Now, I love those genres (maybe love is a strong word for the horror genre but it applies to the rest). There’s nothing wrong with them. In fact, as I quoted Gaiman saying in a previous post, the genres – singularly or together – are responsible for nudging imaginations into gear and helping people to imagine – and do – more.
However, the problem is, as Neary outlines,
“Last year, almost all of the top 40 books read in grades nine through 12 were well below grade level. The most popular books, the three books in The Hunger Games series, were assessed to be at the fifth-grade level.”
Most of the assigned books are novels, like To Kill a Mockingbird, Of Mice and Men or Animal Farm. Students even read recent works like The Help and The Notebook. But in 1989, high school students were being assigned works by Sophocles, Shakespeare, Dickens, George Bernard Shaw, Emily Bronte and Edith Wharton.
The Notebook? And I didn’t just italicize that because it’s a book title. I do know that in my former school, 9th and 10th grade students read books such as Divergent, and other dystopian novels. I myself did a lit circle for my seniors that included the titles Brave New World, The Handmaid’s Tale, Life of Pi, and Like Water for Chocolate. Why did I choose those titles? Well, because they ranged in level of difficulty and allowed my lower – and second language-learner – students the ability to access literature (Like Water for Chocolate). Then, the difficulty level increased, until the highest-ability students were reading The Handmaid’s Tale. Problematically, the most difficult novel I assigned is judged as a 9th grade reading level. So are Brave New World and Like Water for Chocolate, while Life of Pi averages around the 7th grade level. At least, according to Scholastic. I will argue that I had to consider the reading ability of my (below grade-level) students, and also that the “reading level” of the book does at times depend on what the teacher does with it. Are the students reading just to read and say they did, or are they analyzing figurative language, motifs, character archetypes, etc. As Margaret Atwood says (in the aforementioned book, no less), “Context is all.”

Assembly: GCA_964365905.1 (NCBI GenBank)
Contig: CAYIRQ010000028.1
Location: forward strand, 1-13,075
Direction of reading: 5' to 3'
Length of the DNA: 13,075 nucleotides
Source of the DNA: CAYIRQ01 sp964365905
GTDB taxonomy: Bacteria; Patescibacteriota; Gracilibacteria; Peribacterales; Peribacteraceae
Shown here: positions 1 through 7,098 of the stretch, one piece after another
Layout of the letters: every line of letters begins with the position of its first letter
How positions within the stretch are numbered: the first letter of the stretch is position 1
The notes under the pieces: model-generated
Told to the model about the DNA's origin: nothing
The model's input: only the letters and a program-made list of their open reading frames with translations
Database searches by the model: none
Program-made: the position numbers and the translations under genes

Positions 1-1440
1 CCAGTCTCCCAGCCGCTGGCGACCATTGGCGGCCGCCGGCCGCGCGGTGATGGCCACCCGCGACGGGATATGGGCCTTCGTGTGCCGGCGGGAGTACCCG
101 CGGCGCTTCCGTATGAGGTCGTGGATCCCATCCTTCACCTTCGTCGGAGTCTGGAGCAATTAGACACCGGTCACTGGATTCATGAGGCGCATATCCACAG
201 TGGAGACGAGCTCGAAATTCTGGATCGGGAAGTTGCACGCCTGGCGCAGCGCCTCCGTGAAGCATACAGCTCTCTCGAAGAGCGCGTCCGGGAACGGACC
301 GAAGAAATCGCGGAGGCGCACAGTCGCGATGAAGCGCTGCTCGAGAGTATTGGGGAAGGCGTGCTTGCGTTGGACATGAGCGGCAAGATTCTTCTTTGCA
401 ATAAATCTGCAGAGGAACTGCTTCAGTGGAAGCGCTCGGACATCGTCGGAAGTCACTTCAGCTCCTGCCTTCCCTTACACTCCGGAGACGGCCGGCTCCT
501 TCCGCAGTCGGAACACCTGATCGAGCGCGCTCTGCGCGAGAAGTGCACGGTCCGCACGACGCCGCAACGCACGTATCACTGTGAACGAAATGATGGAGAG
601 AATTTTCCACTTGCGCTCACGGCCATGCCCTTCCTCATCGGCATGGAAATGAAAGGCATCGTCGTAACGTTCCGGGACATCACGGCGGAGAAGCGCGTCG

At any rate, back to my shame, and back to where I’m actually going with all of this. No, I’m not arguing that we should revert back to a completely canonical method of teaching literature. I understand that encouraging students to read is important, and meeting them where they are in terms of ability is important. However, the most important thing, as Neary pointed out in her report, is that, the majority of the time, we are not pushing student readers to reach higher once they achieve a certain level.
I’ll use my daughter as an example. Currently in the eighth grade, she is reading the Twilight series. Yes, I know, but she literally had to beg me (she reads so much it’s difficult to have enough books in the house appropriate for her age level). The agreement we came to, though, is that she read one book from the series, then a “real” book. So, after reading the first book, she read Wuthering Heights. Of course I made the connection for her that Meyer referenced the Brontë novel in the first Twilightnovel, and that reading Brontë would help her understand the series better (gotta love sneaky mom logic)…and amazingly, she liked the novel. Her only real comment when reading the book was, “Mom, Joseph talks kind of funny.” I reminded her that Hagrid did as well in the Harry Potter series, and told her to read it aloud as she had with Hagrid’s speech. She got it. She liked the book. The challenge, I will admit, based on this experience, is getting her interested in more challenging books. Personally, I didn’t start self-motivated reading of “heavy” classics until I was in high school – and beyond.